There’s been years of reporting on how divided our country has become, and it’s so unnecessary.

We’re always going to have disagreements, and there’s nothing wrong with that. But the source of our current divide is that people have lost the ability to disagree. We don’t know how to have debates, if not arguments, but realize that, in the end, we’re all on the same side.

We need a solution, and I’m confident I have one. This will remove all of the bitterness and resentment between liberals and conservatives. The answer to all that ails our society is right there in our Constitution: state’s rights.

We could, tomorrow, cut the hell out of the Federal government’s budget, do away with all the waste, give most of the money back to the states, but keep enough for national defense, highways, etc.

If we returned power to the states and made them more responsible for their own welfare and budget, we could solve our problems. With more power, each and every state could chart it’s own course and determine it’s own fate.

If a state wanted big government with universal healthcare for all of its residents, it could implement that. If a state wanted wild west lawlessness and little regulation, it could do that, too.

The point is if states had the rights they used to, each state would be run the way it’s residents wanted. If they wanted a state income tax, they could have one. If they wanted a sales tax, they could do that. If they wanted to privatize the police force, they could.

And people could live wherever they wanted. If they didn’t like the state they were in, they could move. If the states had more power, everyone would be happy.

The Founders of the country gave great thought and care to the power and importance of the State versus the Federal government. They knew that the rights of the individual are most important. So it was by design that like individuals could create towns and cities with their own ordinances and tenets. And those cities would be located in counties – a collection of which formed the state. And those 50 states make up the country.

The more localized you get, the more you will find a group of people with their own cultures, beliefs and traditions. How is it that Mormons tend to be located in Utah? The Midwest work day starts earlier than the West Coast work day. The South has a different accent than the North. New Yorkers are more blunt and direct while those in Seattle are more passive aggressive. People in Idaho are more conservative while those in Connecticut are far more liberal.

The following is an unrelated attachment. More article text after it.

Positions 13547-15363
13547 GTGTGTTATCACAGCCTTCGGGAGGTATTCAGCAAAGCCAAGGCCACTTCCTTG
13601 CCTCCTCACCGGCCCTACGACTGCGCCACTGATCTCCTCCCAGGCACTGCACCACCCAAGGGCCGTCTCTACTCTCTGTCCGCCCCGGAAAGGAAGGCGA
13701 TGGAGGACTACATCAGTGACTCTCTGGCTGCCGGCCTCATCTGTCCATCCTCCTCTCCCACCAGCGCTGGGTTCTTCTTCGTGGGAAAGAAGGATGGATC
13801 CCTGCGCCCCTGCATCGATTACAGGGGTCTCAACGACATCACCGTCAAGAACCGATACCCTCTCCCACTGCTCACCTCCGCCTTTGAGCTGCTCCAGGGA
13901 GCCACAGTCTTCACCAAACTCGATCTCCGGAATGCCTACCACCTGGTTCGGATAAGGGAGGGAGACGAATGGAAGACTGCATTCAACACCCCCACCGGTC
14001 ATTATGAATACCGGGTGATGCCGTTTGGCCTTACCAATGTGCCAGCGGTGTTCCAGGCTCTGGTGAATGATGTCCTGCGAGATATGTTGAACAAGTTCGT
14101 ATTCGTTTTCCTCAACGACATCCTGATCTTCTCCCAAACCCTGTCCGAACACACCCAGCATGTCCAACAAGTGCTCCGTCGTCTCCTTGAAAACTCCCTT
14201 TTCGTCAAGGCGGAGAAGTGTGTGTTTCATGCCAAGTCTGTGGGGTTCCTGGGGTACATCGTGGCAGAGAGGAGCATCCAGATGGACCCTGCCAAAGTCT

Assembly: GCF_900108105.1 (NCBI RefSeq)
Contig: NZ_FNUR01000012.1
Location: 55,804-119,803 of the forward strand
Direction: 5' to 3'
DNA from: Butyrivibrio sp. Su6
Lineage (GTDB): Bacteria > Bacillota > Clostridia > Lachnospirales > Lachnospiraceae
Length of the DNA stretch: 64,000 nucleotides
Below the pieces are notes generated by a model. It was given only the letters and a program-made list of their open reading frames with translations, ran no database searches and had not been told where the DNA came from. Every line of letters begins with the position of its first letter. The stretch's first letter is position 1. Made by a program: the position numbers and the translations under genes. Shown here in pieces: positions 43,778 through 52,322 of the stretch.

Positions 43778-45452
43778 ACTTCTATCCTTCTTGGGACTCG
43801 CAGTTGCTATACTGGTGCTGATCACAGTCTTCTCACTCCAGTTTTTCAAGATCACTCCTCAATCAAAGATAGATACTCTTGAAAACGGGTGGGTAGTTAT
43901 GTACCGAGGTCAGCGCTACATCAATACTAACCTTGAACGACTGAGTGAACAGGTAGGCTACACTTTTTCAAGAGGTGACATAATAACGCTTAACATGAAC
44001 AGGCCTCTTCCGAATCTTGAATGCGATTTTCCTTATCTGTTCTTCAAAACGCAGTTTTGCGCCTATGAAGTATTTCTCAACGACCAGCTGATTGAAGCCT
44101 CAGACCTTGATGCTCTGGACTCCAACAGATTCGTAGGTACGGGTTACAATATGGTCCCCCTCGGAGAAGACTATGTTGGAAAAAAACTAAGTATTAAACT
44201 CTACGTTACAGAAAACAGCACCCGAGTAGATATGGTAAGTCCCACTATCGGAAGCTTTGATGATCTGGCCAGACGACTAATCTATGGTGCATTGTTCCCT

Each state is different, and that gives each area of the country its own personality and soul, while still maintaining loyalty to the country. On a political level, it also creates 50 different laboratories to experiment and tinker with social and economic policy.

When I was living in Wisconsin, Milwaukee was one of the first communities experimenting with school vouchers – a program in which inner city families could use tax money, in the form of a voucher, to help them pay to go to whatever school, private or public, that they thought was best for their child. This would foster competition among schools, as students would gravitate away from those that didn’t teach.

Some states come up with experiments that yield great results, and some not so much. But it’s important that they have the freedom to try. As the government expands its power in Washington, it continues to nationalize everything it can get its hands on. The government creates more social laws that apply to all people, and it takes more of everyone’s money to pay for those programs which used to be – and should be – the domain of the State.

The more the Federal government makes rules for all of us, the more we all get treated the same, the more our differences get ignored and fade away. We are becoming a one-size-fits-all nation where we all are subject to the same laws with an ever-expanding bureaucracy there to soullessly enforce them.

(We are supposed to be celebrating diversity, right?)

It used to be that state legislators elected each state’s two senators. This was so that the state congresses had a direct voice in what went on at the federal level. The two senators from each state were there to directly represent the state. This would also insulate them from the will of the nation’s people – instead beholden to only their own state’s people.

The 17th amendment changed this. Now senators are just as prone to populist pandering as any other politician, and the balance of power has shifted that much more toward the federal government.

A powerful and centralized federal government goes against everything the Constitution articulates and everything the founding fathers had in mind. It’s one step closer to a socialist approach to government, and that means America is one step closer to being just another country.